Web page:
The editorial team at The Backbencher have decided to resurrect the site in time for the 2015 General Election. With this in mind, it might seem strange that the first piece I’m writing will be one that condemns voting. However, I’m of the view that active non-voting is a fantastic way of changing society for the better.
In the closest US Congressional election, the probability of a decisive vote is (at most) 1 in 10,000 (0.01%). The chance of an average US voter determining the result of the Presidential Election is 1 in 60 million. Though equivalent figures for the United Kingdom are difficult to find, it seems reasonable to assume that the average UK voter has virtually no chance of influencing the outcome of the General Election.
Though one might argue that an infinitesimally tiny chance of enacting social change is still worth a shot, they are completely ignoring the costs of voting. If you have any interest in making an informed vote, you must spend time carefully examining the manifestoes of each party, along with making a judgement about how likely they are to keep their pledges. Following this, you must either travel to the polling station and back or sign up for postal voting.
This year, in the time I would otherwise have spent on the voting process, I’m instead going to work for a couple of hours at a food bank near my university. I’d encourage anyone reading this to spend a couple of hours engaged in volunteer work rather than voting. This will improve the wellbeing of other people far, far more than poring over manifestoes and trudging down to the town hall: as will other private activities. As Jason Brennan puts it in ‘The Ethics of Voting’:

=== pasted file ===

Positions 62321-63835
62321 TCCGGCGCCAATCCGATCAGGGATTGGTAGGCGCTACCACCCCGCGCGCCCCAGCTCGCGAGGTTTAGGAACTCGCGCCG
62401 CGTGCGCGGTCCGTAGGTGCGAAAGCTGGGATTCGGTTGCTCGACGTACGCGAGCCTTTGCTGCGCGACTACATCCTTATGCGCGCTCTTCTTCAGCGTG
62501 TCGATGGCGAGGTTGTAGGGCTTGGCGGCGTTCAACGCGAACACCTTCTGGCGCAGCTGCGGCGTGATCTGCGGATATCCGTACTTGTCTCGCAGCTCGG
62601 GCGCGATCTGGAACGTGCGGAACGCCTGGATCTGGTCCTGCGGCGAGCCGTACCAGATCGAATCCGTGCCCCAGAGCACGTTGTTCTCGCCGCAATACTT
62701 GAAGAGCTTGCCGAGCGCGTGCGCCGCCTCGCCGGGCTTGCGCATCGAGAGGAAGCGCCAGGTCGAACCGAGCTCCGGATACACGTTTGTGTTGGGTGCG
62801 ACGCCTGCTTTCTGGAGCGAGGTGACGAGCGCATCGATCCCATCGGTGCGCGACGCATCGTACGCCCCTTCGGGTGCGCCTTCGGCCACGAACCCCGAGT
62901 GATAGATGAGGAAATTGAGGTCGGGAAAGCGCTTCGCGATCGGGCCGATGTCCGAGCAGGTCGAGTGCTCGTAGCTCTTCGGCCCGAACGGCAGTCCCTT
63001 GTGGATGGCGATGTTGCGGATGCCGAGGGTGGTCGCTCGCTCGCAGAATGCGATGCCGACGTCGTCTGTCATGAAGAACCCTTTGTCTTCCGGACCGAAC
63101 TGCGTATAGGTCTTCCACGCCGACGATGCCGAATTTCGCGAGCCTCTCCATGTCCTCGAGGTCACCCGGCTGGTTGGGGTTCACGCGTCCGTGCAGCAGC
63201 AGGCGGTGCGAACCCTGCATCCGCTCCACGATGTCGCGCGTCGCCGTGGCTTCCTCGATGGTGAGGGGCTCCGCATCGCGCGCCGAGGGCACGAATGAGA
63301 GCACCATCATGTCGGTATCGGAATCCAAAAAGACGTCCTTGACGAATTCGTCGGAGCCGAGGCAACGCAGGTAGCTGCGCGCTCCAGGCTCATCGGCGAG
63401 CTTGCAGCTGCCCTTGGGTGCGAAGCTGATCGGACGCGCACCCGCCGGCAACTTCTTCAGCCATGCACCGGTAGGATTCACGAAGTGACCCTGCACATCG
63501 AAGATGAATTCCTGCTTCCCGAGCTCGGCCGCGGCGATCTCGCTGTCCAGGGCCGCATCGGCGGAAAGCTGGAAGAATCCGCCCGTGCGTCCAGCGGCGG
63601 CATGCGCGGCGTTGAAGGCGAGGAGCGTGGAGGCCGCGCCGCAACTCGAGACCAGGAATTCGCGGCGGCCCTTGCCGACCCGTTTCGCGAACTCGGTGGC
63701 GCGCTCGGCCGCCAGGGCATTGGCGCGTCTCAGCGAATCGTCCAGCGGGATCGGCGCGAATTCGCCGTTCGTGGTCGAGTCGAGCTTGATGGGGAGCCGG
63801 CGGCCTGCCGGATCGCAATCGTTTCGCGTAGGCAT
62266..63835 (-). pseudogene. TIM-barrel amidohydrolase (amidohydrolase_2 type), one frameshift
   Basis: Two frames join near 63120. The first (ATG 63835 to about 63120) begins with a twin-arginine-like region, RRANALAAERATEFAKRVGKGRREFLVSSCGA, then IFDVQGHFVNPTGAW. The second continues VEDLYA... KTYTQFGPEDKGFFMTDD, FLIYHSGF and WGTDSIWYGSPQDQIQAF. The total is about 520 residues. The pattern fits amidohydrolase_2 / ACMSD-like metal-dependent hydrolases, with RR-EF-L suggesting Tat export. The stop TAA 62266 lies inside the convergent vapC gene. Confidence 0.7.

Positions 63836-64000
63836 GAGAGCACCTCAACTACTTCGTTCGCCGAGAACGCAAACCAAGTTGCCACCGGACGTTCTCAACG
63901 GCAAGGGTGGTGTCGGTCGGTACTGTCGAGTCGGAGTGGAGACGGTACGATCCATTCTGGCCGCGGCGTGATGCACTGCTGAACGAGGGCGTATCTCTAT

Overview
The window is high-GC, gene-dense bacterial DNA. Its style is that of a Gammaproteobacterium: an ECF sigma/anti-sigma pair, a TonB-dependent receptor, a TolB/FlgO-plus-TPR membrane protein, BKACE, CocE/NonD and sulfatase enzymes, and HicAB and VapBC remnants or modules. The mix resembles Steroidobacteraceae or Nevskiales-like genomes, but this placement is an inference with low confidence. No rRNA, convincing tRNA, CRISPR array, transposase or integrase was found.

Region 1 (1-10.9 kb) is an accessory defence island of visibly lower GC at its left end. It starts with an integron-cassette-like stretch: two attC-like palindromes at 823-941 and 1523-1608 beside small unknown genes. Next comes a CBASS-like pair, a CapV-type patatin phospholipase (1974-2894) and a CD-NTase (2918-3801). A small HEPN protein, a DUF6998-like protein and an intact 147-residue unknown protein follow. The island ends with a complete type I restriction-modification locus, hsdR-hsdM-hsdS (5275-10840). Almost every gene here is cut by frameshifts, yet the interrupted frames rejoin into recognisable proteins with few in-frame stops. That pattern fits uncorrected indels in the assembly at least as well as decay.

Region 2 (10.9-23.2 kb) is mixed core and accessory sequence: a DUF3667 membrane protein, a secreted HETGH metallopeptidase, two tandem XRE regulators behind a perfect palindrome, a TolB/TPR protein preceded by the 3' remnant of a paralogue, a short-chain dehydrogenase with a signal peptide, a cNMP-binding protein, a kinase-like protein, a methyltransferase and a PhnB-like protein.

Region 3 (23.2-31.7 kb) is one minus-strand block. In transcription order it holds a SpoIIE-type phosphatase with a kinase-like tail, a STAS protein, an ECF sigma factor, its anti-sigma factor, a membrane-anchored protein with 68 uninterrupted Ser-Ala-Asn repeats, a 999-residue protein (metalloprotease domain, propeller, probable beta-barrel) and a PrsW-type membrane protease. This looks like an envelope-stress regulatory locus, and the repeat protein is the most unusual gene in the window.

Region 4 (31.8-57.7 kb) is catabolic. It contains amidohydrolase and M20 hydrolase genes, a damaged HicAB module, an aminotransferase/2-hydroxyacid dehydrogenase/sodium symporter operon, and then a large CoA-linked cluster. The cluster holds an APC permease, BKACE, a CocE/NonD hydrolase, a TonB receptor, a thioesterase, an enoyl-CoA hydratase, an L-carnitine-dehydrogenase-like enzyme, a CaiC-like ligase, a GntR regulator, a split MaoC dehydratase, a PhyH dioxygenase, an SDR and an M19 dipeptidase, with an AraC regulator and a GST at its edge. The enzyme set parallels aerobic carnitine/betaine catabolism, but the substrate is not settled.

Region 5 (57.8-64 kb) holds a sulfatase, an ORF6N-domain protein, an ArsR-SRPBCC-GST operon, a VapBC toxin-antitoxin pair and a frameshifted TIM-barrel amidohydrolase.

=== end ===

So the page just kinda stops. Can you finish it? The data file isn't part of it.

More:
“[M]any activities stereotypically considered private, such as being a conscientious employee, making art, running a for-profit business, or pursuing scientific discoveries, can also be exercises of civic virtue. For many people, in fact, these are better ways to exercise civic virtue.”
If you are reading this article, it is likely that you are more politically informed than the vast majority of the UK population. It might be objected that the obligation to vote falls most strongly upon the most politically informed, due to the harmful systemic biases that especially affect less informed voters. I would reply that the politically informed have the most to lose from the distraction of voting. They are often those who are most capable of changing society through other means. The mental process of voting lends itself to tribalism and unthinking dogmatism. It also closes off possibilities outside the mutually exclusive bundles of policies offered by political parties.
Civic-mindedness is a wonderful thing, and I strongly admire those who concern themselves with societal issues, but voting is one of the most ineffectual ways of changing the world. By not voting (and explaining why), you will highlight that meaningful progress comes through participation in civil society. Don’t vote; change the country.
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